Trail Closures: Peregrine Falcon Nesting
Precipice Cliff, Valley Cove, and Jordan Cliff areas are closed to all public entry until further notice for peregrine falcon nesting season. More »
Cultural Connections programs rescheduled for 7/16/2014 due to weather
Ash Log Pounding demo will take place today 11 am-3 pm at the Abbe Museum downtown (26 Mount Desert St, Bar Harbor). The Burnurwurbskek Singers have been rescheduled to perform on Cadillac Summit next Wed, July 23 at 11 am.
Trail Closure: Gorge Path weekdays, 7 am - 4 pm
The section of the Gorge Path between the Hemlock Path intersection and the A. Murray Young Trail intersection is closed until rehabilitation work is completed. The closure will be in effect Mondays through Fridays only, from 7 am to 4 pm.
From December 1 through March 31, Blackwoods Campground is available for primitive tent camping. Blackwoods is the only Acadia National Park facility on Mount Desert Island that is designated for winter camping. Before camping, campers must obtain a free camping permit from the park's Dispatch Office, located at park headquarters on Route 233 west of Bar Harbor.
The campground entrance road is gated and closed, requiring campers to hike in a distance of approximately one mile to the campground. Parking is limited at the entrance gate; only five or six vehicles will be able to park at one time. To serve the greatest number of people, camping parties are encouraged to park only one vehicle at the campground entrance; additional vehicles can be parked at Hulls Cove Visitor Center, located on Route 3 north of Bar Harbor. Campers should be careful not to block other vehicles and should not park on the shoulder of Route 3, as vehicles parked on the shoulder may be towed by the state highway department during a snowstorm. It is advisable to have the tools necessary to shovel out vehicles if they get plowed in during a snowstorm.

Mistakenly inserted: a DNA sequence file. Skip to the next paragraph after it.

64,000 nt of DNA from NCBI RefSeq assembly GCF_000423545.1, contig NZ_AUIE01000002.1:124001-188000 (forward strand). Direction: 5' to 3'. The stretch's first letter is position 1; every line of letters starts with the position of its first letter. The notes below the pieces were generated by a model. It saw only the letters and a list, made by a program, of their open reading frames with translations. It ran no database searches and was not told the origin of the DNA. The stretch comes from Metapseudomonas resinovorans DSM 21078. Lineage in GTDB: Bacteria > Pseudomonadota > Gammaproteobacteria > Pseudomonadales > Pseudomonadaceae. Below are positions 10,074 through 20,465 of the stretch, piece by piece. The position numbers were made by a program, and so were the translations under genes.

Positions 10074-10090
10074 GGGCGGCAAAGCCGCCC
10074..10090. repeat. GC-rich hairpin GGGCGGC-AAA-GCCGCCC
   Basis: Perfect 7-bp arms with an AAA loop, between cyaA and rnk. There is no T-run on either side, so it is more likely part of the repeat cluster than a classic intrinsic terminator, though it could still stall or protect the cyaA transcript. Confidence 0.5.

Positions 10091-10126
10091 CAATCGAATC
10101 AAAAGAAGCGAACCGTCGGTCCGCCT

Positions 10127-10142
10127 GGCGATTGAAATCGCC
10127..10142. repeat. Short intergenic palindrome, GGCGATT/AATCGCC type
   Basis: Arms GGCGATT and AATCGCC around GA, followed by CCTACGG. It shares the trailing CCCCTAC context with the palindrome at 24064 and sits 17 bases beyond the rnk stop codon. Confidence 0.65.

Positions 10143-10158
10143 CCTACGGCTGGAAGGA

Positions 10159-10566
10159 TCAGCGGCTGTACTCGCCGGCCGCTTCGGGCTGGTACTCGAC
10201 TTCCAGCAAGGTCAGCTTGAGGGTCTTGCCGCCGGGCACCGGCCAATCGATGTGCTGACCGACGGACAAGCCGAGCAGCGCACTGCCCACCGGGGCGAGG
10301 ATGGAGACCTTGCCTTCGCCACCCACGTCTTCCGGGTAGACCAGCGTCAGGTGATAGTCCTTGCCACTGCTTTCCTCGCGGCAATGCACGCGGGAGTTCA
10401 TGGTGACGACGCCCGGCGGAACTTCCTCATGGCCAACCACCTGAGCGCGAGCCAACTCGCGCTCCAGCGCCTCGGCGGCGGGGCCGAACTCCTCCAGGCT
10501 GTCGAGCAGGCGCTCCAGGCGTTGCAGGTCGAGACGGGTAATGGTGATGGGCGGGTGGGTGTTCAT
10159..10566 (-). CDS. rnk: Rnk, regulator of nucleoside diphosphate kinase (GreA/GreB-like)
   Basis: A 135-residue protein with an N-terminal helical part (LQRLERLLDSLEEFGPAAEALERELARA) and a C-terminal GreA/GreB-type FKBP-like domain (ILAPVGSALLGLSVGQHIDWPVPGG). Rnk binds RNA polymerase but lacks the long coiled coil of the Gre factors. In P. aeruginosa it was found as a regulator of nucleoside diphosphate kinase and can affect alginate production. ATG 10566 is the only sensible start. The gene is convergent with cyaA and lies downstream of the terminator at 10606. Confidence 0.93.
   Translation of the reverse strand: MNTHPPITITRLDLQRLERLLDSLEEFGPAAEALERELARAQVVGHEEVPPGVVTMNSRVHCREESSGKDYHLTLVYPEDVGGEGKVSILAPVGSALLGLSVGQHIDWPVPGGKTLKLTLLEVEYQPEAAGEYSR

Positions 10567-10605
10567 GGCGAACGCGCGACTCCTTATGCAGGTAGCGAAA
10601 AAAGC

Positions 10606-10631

Campers must be prepared for extreme weather conditions and must be self sufficient.
Visit this page for information on Winter Activities in Acadia.
Did You Know?
Since 1999, propane-powered Island Explorer buses have carried more than two million passengers in Acadia National Park, eliminating more than 685,000 automobile trips and preventing 6,444 tons of greenhouse gases. The fare-free buses are supported by your entrance fees. More...